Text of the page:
The cancer’s grade is also rated from 1 to 4 based on nuclear features of the malignant cells. Grade 1 cancers are slow-growing and represent a better prognosis for patients than Grade 4 tumors. Higher-grade tumors are more challenging to treat successfully.
How do doctors determine what treatment will be necessary?
The recommended treatment will depend on the type of RCC, the size and location of the tumor, the stage of the cancer, and the patient’s age and general health. The pathologist consults with the primary care physician or specialist to aid in the appropriate selection of therapy. Together, using their combined experience and knowledge, they determine treatment options most appropriate for the condition. It’s important to learn as much as possible about treatment options and make the decision that’s right for you.
What kinds of treatments are available for RCC?
RCC is treated with surgery, arterial embolization, radiation therapy, biological therapy, or chemotherapy. These options can be used individually or in combination.
Surgery, the most common treatment for RCC, involves removing all or part of the kidney, depending upon the stage of the tumor. In some cases, nearby tissue is also removed. For stage 1 cancer, the surgeon may remove only the kidney in a procedure called a simple nephrectomy, or only the part of the kidney containing the tumor in a procedure called a partial nephrectomy. A partial nephrectomy may be used when the patient has only one kidney, has cancer in both kidneys, or has a tumor less than 4 centimeters in size (stage 1a). For cancers beyond stage I, the surgeon may perform a radical nephrectomy, removing the entire kidney and a margin of healthy tissue around the kidney. The adrenal gland and lymph nodes in the area may also be removed.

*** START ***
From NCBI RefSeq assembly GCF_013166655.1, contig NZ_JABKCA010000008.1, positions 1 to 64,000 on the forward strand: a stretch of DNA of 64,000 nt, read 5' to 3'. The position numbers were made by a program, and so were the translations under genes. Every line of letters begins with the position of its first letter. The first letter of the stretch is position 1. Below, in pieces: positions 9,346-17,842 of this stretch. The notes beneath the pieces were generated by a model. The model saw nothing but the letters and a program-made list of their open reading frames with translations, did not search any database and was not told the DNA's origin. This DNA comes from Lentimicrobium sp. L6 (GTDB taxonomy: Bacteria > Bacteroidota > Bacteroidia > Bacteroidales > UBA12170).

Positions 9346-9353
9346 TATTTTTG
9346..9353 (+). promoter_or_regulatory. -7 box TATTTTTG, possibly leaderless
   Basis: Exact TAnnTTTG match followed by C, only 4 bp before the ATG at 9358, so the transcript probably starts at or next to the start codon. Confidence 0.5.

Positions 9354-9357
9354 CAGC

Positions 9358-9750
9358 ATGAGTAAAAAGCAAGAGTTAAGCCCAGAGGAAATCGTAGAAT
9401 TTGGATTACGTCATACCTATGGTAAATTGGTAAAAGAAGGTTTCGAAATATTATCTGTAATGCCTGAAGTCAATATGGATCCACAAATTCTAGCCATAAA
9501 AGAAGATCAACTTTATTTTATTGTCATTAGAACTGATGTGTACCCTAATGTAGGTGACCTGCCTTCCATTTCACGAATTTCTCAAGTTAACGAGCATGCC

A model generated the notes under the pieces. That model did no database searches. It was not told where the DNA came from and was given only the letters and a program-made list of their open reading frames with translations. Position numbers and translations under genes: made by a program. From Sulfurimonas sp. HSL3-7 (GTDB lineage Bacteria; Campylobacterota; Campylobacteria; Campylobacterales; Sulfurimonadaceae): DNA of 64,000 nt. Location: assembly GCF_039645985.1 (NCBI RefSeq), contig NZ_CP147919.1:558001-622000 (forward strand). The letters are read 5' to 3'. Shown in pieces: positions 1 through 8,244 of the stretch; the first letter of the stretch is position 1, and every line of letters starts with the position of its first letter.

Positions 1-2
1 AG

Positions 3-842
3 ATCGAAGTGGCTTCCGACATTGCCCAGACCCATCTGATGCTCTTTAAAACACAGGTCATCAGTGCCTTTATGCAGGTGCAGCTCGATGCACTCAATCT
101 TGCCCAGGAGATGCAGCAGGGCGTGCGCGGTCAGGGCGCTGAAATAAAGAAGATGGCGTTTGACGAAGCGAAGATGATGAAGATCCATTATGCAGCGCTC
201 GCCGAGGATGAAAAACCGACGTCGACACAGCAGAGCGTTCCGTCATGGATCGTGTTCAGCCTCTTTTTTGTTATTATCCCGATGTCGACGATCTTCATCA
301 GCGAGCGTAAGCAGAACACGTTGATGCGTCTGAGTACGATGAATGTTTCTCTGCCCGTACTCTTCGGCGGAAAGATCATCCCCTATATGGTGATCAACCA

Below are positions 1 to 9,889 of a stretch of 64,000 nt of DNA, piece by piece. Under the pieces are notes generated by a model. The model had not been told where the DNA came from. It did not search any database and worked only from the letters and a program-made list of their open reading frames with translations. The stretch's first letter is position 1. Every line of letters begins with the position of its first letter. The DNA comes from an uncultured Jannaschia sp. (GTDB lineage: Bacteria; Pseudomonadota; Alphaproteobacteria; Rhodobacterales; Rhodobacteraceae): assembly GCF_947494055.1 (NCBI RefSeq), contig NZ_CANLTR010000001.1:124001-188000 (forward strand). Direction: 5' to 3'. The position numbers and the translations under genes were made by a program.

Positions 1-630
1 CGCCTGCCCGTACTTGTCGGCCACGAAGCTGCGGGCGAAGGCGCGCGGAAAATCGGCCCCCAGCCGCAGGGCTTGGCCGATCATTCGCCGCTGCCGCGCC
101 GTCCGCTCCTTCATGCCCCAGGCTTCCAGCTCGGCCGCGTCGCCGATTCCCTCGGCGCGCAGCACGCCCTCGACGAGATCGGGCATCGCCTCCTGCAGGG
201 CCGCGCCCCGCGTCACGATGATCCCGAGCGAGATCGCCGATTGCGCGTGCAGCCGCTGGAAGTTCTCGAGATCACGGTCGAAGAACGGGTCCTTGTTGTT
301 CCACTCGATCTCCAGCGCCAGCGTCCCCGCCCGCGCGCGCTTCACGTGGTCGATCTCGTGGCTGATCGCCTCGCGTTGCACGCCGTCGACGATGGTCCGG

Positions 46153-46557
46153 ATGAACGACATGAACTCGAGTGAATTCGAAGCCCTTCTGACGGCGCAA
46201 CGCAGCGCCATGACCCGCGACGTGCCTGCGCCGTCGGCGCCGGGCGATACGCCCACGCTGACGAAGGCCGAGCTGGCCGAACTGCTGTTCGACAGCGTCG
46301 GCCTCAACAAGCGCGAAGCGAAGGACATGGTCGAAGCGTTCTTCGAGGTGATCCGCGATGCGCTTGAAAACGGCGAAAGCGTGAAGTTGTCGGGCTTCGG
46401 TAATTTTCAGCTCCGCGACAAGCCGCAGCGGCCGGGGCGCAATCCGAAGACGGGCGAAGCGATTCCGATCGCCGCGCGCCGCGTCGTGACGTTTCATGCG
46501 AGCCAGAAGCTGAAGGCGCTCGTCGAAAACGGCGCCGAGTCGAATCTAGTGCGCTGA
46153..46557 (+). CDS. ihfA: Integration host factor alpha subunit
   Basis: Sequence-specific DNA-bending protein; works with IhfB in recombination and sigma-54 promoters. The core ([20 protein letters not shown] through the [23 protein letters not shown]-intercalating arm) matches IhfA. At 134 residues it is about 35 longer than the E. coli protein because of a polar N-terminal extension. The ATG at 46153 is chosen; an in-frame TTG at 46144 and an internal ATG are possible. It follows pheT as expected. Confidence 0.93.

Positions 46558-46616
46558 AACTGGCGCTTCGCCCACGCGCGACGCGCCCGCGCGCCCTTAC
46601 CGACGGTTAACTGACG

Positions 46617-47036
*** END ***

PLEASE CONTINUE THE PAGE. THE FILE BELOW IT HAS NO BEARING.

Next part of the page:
At some medical centers, a laparoscopic nephrectomy may be performed. This is a minimally invasive procedure that can result in decreased blood loss, a shorter hospital stay, less need for pain medication, and a shorter recovery time compared to traditional, or open, nephrectomies. Laparoscopy has also been successfully combined with cryosurgery and radiofrequency ablation (RFA) to destroy small kidney tumors. Cryosurgery uses freezing temperatures (by using liquid nitrogen or carbon dioxide) to destroy diseased tissue. RFA destroys tumors with heat energy.
Sometimes used before surgery, arterial embolization shrinks the tumor. This therapy also relieves the symptoms of RCC when surgery is not possible. Arterial embolization blocks blood flow into the tumor, preventing it from receiving the oxygen and nutrients it needs to grow.